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ISE 2017: Going behind Panasonic’s multimedia magic

Panasonic commissioned international creative design practice Painting with Light to produce a multimedia live show for its stand at ISE 2017.

Painting with Light’s creative director Luc Peumans initiated the idea of simultaneous tracking and projecting onto multiple objects, while Panasonic’s Hartmut Kulessa and Thomas Vertommen, both in charge of the visual systems marketing.

“Luc’s vision and determination plus the unwavering support from Hartmut and Thomas were real driving forces,” confirmed Michael Al Far, Painting with Light’s video content producer. Peumans’ concept for the show was that any sufficiently advanced technology is indistinguishable from magic.

His hand-picked team included Michael as the visual designer and Painting with Light’s project manager Wouter Verhulst – who worked on delivering this exciting collaboration, which produced stunning results that illustrated the power and versatility of the new super high brightness Panasonic PT-RZ31 31,000 lumen laser projector and the newly launched PT-RZ21 laser projector with 20,000 lumens.

The show combined imagination, humour and interactive live performance with several technologies including laser projection, remote tracking and 3D mapping.

Painting with Light worked closely with Airstage from Germany who provided two 1.2m diameter helium filled remote-controlled flying orbs, which were also part of the show.

Show director Frank de Wulf was brought onboard to storyboard and co-ordinate the show – working to a brief that included entertaining visual trickery – delivered by illusionist Raphael, whose five minute performance was choreographed to illustrate a number of projection techniques and gags.

The aim was to demonstrate the ‘precision, detail and clarity of the projection in a challenging live situation’ working in the context of the environment and also illustrate a number of symbiotic technologies in a fun and engaging way.

The orbs were fitted with gyroscopic propellers. Piloted manually, they had to remain within the projection field and could move and rotate on multiple axes.

The event stage was custom designed and built to fit into one corner of the large stand. A huge curved screen graced the top of the performance space, complimented with a straight back wall and then the floor, which was also a projection surface.

In total, 14 Panasonic projectors were utilised – four PT-RZ31s fitted with ET-D75LE6 lenses beamed onto the curved screen; three PT-DS12s with ET-D75LE95 short throw lenses were built in to the stage and covered the back wall; three PT-RZ21s with ET-D75LE50 lenses tracked the moving objects from the front, working in conjunction with two PT-DZ21K2s positioned at the sides; and the floor projection was delivered by two PT-RZ31s with ET-D75LE6 lenses.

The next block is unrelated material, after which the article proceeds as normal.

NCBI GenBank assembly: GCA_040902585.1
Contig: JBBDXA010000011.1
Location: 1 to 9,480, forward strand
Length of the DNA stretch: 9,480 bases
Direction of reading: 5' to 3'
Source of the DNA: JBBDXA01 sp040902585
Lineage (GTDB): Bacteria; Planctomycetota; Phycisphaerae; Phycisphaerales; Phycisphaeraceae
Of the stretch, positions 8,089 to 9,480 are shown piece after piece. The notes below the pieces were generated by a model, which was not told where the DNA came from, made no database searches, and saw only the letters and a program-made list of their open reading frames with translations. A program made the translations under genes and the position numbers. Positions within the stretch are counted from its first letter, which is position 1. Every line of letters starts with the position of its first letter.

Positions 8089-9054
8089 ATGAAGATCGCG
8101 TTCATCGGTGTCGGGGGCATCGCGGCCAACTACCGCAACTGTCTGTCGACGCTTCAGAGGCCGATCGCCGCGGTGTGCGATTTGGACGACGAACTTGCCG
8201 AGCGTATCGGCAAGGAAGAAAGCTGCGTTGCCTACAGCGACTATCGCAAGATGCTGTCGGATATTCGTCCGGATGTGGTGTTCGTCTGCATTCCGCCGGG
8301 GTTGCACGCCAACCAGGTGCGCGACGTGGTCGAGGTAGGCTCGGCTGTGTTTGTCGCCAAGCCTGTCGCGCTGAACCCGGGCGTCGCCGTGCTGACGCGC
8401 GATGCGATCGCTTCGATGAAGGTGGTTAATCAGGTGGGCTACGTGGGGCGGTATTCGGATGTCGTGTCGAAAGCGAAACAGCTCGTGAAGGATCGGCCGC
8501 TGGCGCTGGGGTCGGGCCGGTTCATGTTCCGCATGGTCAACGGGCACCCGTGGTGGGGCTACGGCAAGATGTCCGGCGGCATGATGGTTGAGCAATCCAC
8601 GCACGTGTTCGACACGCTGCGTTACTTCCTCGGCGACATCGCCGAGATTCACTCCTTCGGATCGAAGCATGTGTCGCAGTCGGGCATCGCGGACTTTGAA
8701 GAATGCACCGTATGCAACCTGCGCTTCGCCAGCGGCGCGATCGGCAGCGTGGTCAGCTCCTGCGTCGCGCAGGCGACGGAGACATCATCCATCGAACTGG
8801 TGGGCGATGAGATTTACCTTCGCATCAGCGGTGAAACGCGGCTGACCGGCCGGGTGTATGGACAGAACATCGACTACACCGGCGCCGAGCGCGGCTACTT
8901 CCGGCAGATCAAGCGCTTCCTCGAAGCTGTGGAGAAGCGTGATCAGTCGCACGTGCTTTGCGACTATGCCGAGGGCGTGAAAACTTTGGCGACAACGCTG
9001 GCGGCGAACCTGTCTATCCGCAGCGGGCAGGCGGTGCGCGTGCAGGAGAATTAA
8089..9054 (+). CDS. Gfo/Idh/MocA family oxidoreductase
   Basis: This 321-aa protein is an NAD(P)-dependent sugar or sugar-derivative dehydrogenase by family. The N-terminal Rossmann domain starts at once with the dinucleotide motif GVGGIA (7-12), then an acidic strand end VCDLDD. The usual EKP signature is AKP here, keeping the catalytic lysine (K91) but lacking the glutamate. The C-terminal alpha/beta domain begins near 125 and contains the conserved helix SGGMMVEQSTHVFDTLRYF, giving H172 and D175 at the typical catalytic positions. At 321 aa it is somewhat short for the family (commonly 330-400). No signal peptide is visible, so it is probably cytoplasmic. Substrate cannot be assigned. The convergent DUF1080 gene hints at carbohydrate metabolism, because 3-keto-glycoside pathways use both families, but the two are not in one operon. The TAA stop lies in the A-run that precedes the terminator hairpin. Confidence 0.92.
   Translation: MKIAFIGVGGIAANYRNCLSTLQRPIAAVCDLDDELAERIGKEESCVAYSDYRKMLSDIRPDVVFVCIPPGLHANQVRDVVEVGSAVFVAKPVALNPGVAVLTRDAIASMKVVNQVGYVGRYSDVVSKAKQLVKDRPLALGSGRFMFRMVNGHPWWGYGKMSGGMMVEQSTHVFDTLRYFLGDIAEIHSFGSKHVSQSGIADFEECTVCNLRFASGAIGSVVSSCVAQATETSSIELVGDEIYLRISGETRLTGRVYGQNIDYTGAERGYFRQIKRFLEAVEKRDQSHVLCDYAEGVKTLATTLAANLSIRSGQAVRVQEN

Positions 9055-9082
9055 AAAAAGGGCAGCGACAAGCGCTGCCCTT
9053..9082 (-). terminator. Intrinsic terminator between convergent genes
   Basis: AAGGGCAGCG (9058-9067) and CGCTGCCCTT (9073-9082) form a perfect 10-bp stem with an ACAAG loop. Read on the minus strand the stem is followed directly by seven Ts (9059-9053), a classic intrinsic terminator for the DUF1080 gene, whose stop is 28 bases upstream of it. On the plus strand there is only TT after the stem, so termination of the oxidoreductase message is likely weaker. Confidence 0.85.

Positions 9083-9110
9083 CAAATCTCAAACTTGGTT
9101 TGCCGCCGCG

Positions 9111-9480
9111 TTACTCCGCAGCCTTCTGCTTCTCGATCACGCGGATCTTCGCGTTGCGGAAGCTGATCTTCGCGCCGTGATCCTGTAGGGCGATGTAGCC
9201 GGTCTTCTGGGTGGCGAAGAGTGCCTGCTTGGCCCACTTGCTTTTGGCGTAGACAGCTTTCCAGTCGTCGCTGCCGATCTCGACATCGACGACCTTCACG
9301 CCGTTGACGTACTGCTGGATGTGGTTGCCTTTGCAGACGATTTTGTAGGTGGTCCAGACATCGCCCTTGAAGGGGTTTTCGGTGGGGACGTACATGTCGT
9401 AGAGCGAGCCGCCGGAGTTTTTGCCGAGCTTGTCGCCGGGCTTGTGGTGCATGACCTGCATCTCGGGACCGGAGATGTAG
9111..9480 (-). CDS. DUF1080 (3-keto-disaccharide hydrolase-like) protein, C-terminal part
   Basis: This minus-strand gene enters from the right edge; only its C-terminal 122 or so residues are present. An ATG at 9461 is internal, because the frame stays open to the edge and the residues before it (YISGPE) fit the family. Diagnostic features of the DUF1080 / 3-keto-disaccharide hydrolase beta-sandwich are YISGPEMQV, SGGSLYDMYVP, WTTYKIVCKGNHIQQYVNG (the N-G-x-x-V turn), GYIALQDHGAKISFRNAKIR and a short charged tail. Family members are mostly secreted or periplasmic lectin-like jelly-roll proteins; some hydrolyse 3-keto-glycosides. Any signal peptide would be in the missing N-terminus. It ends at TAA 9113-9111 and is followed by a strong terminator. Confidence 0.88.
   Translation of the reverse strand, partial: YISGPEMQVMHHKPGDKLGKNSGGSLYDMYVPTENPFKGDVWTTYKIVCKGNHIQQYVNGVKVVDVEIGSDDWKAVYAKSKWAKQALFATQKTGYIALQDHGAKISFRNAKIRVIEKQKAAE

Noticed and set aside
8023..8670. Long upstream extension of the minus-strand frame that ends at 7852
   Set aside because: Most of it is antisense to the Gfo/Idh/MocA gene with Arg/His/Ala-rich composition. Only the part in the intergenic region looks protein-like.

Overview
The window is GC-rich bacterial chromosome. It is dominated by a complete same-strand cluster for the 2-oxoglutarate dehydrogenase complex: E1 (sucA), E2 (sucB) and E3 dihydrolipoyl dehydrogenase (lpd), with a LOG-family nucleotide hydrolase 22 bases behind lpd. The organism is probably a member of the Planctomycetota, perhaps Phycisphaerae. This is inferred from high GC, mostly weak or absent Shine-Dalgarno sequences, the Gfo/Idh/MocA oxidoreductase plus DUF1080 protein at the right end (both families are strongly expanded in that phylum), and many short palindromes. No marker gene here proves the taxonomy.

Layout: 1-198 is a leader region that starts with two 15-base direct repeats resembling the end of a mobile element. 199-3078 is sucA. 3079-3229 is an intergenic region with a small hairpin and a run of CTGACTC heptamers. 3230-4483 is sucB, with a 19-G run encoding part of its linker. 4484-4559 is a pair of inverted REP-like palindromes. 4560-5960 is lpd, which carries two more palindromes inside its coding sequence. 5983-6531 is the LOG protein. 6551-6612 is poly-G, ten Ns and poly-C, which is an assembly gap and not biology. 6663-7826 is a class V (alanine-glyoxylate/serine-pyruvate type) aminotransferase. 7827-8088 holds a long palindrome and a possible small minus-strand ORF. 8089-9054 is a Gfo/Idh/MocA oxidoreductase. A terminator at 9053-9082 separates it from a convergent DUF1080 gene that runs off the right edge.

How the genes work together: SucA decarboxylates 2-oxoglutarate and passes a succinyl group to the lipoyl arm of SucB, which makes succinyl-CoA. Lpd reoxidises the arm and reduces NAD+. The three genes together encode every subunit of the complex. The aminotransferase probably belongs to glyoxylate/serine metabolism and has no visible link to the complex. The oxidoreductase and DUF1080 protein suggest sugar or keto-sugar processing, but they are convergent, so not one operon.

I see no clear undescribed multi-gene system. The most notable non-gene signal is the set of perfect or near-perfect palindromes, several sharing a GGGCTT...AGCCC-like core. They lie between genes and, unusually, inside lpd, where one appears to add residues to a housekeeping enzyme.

Painting with Light specified a BlackTrax real-time motion tracking system and a d3 media server to be at the heart of the control system. The orbs and the illusionist were fitted with BlackTrax beacons and the associated cameras were positioned on the trussing above the stand. A moving panel made from screen material, which moved in and out at different times was also tracked and mapped for the show. This was actually handled by the magician due to the tracking, he had the freedom to move the panel about in time and space without it losing content.

The positional data generated by BlackTrax in following the orbs, the magician and the panel was fed into the d3 and used to map the video content onto 3D rigid bodies. These were then projected onto the real life physical structures resulting in pinpoint accuracy with the content projection.

Video content was designed by Marco de Ruyck and Katleen Selleslagh was the d3 programmer and stage manager for the four show days.

Eight Robe DL7S Profile moving light fixtures were also linked to the BlackTrax positional data, programmed by Painting with Light’s Niels Huybrechts, and the show was time-coded to play every hour on the hour.

Airstage, BlackTrax and d3 were active partners with Painting with Light on the project, and each deployed a product specialist – John Barker from Airstage, Andrew Gordon and Marty Cochrane from BlackTrax and Vincent Steenhoek from d3 to assist.

It was the first time that a combination of tracking and projecting on to flying objects like this has been achieved using d3 and BlackTrax technologies. “It was a complicated show to calibrate and get the mapping just right and we took on a few risks in the process,” stated Michael.

Michael further explains that it was a challenge fitting the BT beacons into the Orbs without disturbing the floatability balance and weight. A test was set-up at Airstage in Stuttgart where all parties involved convened, and only after that test day was the decision taken to proceed with the mission.

A complete mock-up and trial run of the full show took place the week before the expo at Painting with Light’s studio in Genk. Backstage Academy from the UK was invited to provide ‘filler’ video content to run for the 55 minutes between each live projection show.

Picture: Panasonic